I utilize trainerroad’s SST base training plan.  It consists of two blocks of training that are 8 weeks long each.  However, I create a 2 week block between trainerroad’s base training plan.  During this two week training block, I pile on about 1100 TSS within 9 days.  You can see the training stress in my Performance Management Chart (PMC) posted below.

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You can tell right away where the Tour of Sufferlandria started as I drive my TSB near -40 at the end.  These types of stressors on the legs will give me a higher FTP heading into the 2nd part of my base training. 

I create this stress by participating in the Tour of Sufferlandria.  The Tour of Sufferlandria is a made up tour from a mythical nation.  The Tour requires you to execute the Sufferfest videos over a 9 day period which completely exhaust your body.  I’m pretty much doing my own winter training camp right in my own basement.  These types of efforts will undoubtably raise my FTP higher than if I had just rolled into the base two block without doing anything.  I’ll break down the numbers for you real quick.

I took a short break after I ended cyclocross season near Thanksgiving.  I did some weight training, cross training, and just enjoyed getting out on the bicycle when I could.  Starting around Christmas I retested my FTP and began trainerroad’s SST Base I.  My FTP was a dismal 250 watts.  After my first block of training I re-tested my FTP to be 274 watts; not bad making a 24 watt improvement.  Now here is the part where I changed things up.  I would have started Base II at a 274 watt FTP, but I chose to do my version of a winter training camp with the folks at the Sufferfest.  That 9 day challenge with about 10 days of rest increased my FTP to 288 watts.  Now I’m starting my Base II training at 14 watts higher than I normally would have.  What is going to benefit me more, training at a 274 watt FTP or training at a 288 watt FTP?  I think the answer is a simple one to figure out.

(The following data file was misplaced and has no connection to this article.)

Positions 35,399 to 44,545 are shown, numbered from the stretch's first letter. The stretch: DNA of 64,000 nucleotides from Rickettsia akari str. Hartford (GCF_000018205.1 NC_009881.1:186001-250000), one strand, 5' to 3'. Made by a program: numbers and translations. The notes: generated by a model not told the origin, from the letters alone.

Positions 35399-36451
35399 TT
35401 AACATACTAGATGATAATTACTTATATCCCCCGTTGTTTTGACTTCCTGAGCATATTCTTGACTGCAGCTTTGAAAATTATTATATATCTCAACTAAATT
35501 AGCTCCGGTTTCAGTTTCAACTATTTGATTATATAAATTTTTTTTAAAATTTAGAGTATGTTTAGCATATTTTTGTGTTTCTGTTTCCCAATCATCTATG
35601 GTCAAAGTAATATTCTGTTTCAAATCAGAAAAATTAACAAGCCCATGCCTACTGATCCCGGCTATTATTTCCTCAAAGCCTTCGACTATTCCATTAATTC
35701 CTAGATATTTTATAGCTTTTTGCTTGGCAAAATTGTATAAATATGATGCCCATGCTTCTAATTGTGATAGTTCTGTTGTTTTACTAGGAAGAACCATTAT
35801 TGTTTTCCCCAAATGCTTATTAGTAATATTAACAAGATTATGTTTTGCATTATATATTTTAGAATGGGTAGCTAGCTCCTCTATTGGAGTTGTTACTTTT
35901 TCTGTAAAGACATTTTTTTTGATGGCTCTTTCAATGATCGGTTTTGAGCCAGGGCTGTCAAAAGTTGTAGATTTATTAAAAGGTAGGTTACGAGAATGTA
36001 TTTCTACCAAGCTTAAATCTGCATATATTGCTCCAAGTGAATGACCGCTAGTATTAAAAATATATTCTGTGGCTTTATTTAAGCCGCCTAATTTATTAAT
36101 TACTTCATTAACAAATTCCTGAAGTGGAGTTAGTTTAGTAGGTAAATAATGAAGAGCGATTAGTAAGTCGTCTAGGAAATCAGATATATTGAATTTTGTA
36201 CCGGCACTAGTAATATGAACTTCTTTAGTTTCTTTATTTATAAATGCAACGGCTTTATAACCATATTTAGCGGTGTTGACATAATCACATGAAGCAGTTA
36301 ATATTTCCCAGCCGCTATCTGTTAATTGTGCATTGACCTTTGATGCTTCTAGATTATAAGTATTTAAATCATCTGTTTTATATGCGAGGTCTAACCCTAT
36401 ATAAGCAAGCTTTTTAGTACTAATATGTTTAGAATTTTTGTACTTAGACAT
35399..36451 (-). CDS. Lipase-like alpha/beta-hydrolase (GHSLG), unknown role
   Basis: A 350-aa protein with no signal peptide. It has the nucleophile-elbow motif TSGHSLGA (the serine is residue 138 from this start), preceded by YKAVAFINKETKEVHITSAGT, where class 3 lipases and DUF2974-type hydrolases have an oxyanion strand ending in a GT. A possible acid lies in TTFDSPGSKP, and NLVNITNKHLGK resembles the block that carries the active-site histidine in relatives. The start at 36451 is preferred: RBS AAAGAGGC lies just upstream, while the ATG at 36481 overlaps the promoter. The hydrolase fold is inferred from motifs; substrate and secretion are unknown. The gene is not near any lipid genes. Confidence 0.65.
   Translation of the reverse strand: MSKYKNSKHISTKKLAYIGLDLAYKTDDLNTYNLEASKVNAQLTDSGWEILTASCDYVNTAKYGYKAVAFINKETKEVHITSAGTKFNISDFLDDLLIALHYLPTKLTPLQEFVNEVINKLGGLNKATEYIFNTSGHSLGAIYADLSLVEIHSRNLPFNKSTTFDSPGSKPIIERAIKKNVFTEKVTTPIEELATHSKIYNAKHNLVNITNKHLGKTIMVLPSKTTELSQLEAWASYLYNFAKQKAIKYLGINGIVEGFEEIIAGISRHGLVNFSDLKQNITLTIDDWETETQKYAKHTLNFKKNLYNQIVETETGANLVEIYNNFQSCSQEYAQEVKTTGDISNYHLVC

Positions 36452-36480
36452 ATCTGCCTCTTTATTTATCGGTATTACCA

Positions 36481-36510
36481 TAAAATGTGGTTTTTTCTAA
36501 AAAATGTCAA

That’s my opinion folks and I’m sticking to it!  I’ve heard the arguments about burning out and all that other nonsense by pushing to hard in base training.  I don’t believe an amateur cyclist can truly burn out doing 8 hours of cycling a week.  Sure, the guy that has all of the free time to ride 15 to 20 hours a week could hit overtraining, but the average joe is much less likely to overtrain if he or she is only riding 8 hours a week.  We need to keep the intensity in our training plans.  I now look for new ways to boost my fitness before I hit these blocks of training.  This allows me to train at a higher FTP which will have compounding benefits as I progress.  Creating your own winter training camp is one option.  Using the Sufferfest app and their videos really helps me push my legs to the next level.  Again, I didn’t hear anywhere in the Jens Voigt video where he said his workout blocks were tough, or kind of hard; he said they stripped him naked and left him completely destroyed.  That’s how you keep edging your fitness up to the next level.  You have to take some time during the year or maybe a few times during the year to just pummel yourself for future gains.